Aspen Institute President and CEO Dan Porterfield delivered the below remarks at the announcement event for Aspen Ideas: Climate 2023 on October 20, 2022 at the New World Center in Miami Beach, FL. Follow him on Twitter @DanPorterfield.
Thank you, Mayor Gelber, Michele, Alberto, Jane, and all for joining us today. We’re especially grateful to the Knight Foundation, one of our founding sponsors, who we’ve worked with on other issues like press freedoms and the role of local media, and who made the investments that allowed us to generate those 77 million social media impressions for Aspen Ideas: Climate that you heard about.
The Aspen Institute is a global nonprofit that works for a free, just, and equitable society. And here in the greater Miami region, we do that through leadership development, youth programs, our Aspen Young Leaders Fellowship, our work with local businesses and small business development, and now, Aspen Ideas: Climate.
This summit is firmly fact-based and solutions-oriented—highlighting research, community wisdom, energy technologies, smart investment, and innovations across the board, from food to construction to shipping to transportation to coastal protection to indigenous community actions to public messaging, and more.
Our first annual convening last May was a spectacular example of what happens when we come together from across sectors, across south Florida, across the country, across the world, and across political parties to focus on the solutions needed for a clean energy transition and a sustainable future. It was quite spirited and promising—from Adam Silver talking about the greening of the NBA, to Daniela Fernandez presenting 20 ocean innovations her fund invests in, to Miami Palmetto senior Gianna Hutton talking about her climate action group, to Andrew Steer and John Doerr and the three mayors, we had not handwringing but hands-on solutions.
And we’re just getting started. In 2023, we’re going to have more visionary community leaders, inventors, and entrepreneurs bringing new solutions to the table. We’ll have more examples of things that work and ways to scale solutions at the speed needed to meet the challenge. In May, we hosted almost 100 young leaders, and this year we’ll double that number from across the US and from around the world—the next generation of climate champions to learn and network from each other and from you.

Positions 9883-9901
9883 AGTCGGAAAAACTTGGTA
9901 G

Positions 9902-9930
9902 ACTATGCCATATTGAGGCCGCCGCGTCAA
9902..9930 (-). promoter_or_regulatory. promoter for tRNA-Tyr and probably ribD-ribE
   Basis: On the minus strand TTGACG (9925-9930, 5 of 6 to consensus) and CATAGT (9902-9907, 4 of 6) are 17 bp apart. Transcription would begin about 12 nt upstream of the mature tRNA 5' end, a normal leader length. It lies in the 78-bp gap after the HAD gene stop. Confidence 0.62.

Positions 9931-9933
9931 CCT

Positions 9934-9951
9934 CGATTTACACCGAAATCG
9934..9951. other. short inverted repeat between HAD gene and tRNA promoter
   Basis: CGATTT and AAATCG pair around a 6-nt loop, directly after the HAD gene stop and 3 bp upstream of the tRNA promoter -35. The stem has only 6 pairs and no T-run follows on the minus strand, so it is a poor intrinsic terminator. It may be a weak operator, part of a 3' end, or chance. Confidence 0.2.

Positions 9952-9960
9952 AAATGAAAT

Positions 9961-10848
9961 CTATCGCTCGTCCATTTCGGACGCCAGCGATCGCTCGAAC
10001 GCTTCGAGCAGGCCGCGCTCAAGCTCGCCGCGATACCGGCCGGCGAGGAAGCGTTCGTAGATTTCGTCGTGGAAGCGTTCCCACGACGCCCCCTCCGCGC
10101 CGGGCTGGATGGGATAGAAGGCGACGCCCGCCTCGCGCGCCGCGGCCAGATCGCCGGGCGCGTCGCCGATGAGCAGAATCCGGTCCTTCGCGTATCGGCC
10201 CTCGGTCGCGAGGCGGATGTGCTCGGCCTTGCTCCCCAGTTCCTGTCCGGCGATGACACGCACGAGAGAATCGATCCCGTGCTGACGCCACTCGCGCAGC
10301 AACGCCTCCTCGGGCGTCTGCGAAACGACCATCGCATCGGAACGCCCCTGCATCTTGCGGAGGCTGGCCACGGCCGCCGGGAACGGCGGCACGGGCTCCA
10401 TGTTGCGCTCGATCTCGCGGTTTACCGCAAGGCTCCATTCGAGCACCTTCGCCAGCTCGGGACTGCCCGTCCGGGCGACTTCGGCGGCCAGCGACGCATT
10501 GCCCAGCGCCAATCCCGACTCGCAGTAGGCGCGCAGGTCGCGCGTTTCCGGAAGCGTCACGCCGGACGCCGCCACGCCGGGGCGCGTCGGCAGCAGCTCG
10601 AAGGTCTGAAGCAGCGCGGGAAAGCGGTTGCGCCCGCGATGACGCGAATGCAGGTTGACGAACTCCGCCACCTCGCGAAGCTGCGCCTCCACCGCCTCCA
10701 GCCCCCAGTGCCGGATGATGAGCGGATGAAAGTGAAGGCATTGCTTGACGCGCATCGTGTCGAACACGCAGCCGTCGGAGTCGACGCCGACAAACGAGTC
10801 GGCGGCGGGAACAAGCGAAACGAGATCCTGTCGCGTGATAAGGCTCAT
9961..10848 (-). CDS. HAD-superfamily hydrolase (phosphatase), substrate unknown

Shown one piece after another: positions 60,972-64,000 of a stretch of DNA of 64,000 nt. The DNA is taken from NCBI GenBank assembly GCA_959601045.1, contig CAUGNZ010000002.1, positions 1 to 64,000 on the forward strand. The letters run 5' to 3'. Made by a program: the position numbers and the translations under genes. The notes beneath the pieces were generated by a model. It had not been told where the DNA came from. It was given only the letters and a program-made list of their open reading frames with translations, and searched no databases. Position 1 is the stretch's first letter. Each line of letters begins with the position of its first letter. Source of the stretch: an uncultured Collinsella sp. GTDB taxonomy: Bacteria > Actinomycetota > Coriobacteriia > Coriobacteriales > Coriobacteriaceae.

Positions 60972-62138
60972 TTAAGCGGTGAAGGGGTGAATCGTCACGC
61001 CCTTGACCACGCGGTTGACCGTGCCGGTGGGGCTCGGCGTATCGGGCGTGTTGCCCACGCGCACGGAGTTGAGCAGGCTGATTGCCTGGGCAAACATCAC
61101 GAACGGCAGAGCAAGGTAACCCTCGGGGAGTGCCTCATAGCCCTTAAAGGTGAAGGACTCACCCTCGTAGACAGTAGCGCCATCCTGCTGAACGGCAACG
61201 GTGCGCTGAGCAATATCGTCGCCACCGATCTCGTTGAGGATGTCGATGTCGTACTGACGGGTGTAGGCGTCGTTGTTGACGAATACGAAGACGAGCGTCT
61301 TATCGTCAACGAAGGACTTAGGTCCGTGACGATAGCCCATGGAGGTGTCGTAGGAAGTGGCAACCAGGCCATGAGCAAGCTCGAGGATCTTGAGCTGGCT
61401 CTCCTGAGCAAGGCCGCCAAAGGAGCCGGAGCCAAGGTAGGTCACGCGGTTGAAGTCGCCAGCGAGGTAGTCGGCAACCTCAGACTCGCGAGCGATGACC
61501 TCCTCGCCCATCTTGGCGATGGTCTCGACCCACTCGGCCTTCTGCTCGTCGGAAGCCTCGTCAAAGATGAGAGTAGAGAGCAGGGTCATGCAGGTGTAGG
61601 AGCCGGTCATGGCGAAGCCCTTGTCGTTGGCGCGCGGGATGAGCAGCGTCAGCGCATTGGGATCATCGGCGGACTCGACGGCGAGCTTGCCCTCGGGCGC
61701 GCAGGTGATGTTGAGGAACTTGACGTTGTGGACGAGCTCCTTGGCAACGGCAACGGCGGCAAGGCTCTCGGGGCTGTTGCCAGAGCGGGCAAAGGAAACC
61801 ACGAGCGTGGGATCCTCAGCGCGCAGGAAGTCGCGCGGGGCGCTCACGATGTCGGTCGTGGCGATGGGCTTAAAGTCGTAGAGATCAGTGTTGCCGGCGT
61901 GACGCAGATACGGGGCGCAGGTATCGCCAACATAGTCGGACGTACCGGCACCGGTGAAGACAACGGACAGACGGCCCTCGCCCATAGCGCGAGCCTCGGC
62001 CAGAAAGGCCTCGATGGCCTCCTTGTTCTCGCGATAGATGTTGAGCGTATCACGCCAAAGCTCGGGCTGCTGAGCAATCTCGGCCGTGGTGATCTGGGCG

We’ll also host a technology expo, where people will be able to see some of the most cutting-edge energy and climate technology and solutions—from electric vehicles to solar panels to feed for cattle that reduces emissions to the work of entrepreneurs who are using their businesses to drive change and protect the energy access that people desperately needed. Add to that a jobs fair, and more field trips bringing us deeper into the Miami community, and more visits to the hurricane simulators and university research, and so much more.
We couldn’t be more excited for next March’s Aspen Ideas: Climate, to partner once again with this mayor and this community, and we are thankful to you all for welcoming the Aspen Institute to South Florida with such open arms again. We love it here—thank you.
Now, it is my pleasure to begin the program and introduce our first speaker. In the spirit of Aspen Ideas: Climate, today we want to talk about solutions to a critical issue that climate change is causing: the impacts of extreme heat on people and communities.
You don’t need me to tell you that extreme heat is causing harm and threatening lives here and around the world. Just this year, heat waves swept across the United States causing damage, destruction, and loss. At the same time, China recorded its worst heat wave in history this summer, and India and Pakistan both faced their longest and hottest heat waves in more than a century earlier this year with dozens of people dying.
But it’s more than just rising temperatures—extreme heat has cascading impacts that are felt across our critical systems; for example, extreme heat also leads to droughts, wildfires, flooding, and landslides. And the very systems built to keep us safe from heat, our electricity grid and other energy infrastructure, are also threatened by extreme temperatures. We know that heat in classrooms impacts student learning and also threatens the economy, as outdoor workers for example—which includes roughly 100,000 Miami-Dade residents—are put at increasing risk. And we know that extreme temperatures are an environmental justice issue, disproportionately impacting vulnerable populations.
We will dig into this issue today and also talk about some of the innovative and scalable solutions being advanced by this impressive group of panelists who have been working to advance solutions right here in South Florida and across the United States.
We’re excited to be joined by Dr. Cheryl Holder, co-chair of Miami-Dade’s Heat-Health Task Force and co-chair of Florida Clinicians for Climate Action; Yoca Arditi-Rocha, Executive Director of The CLEO Institute in Florida; Amy Knowles, Chief Resilience Officer for the City of Miami Beach; and our first speaker, Krystal Laymon, Senior Policy Advisor for Climate Resilience at FEMA.
Thank you for joining us and take it away.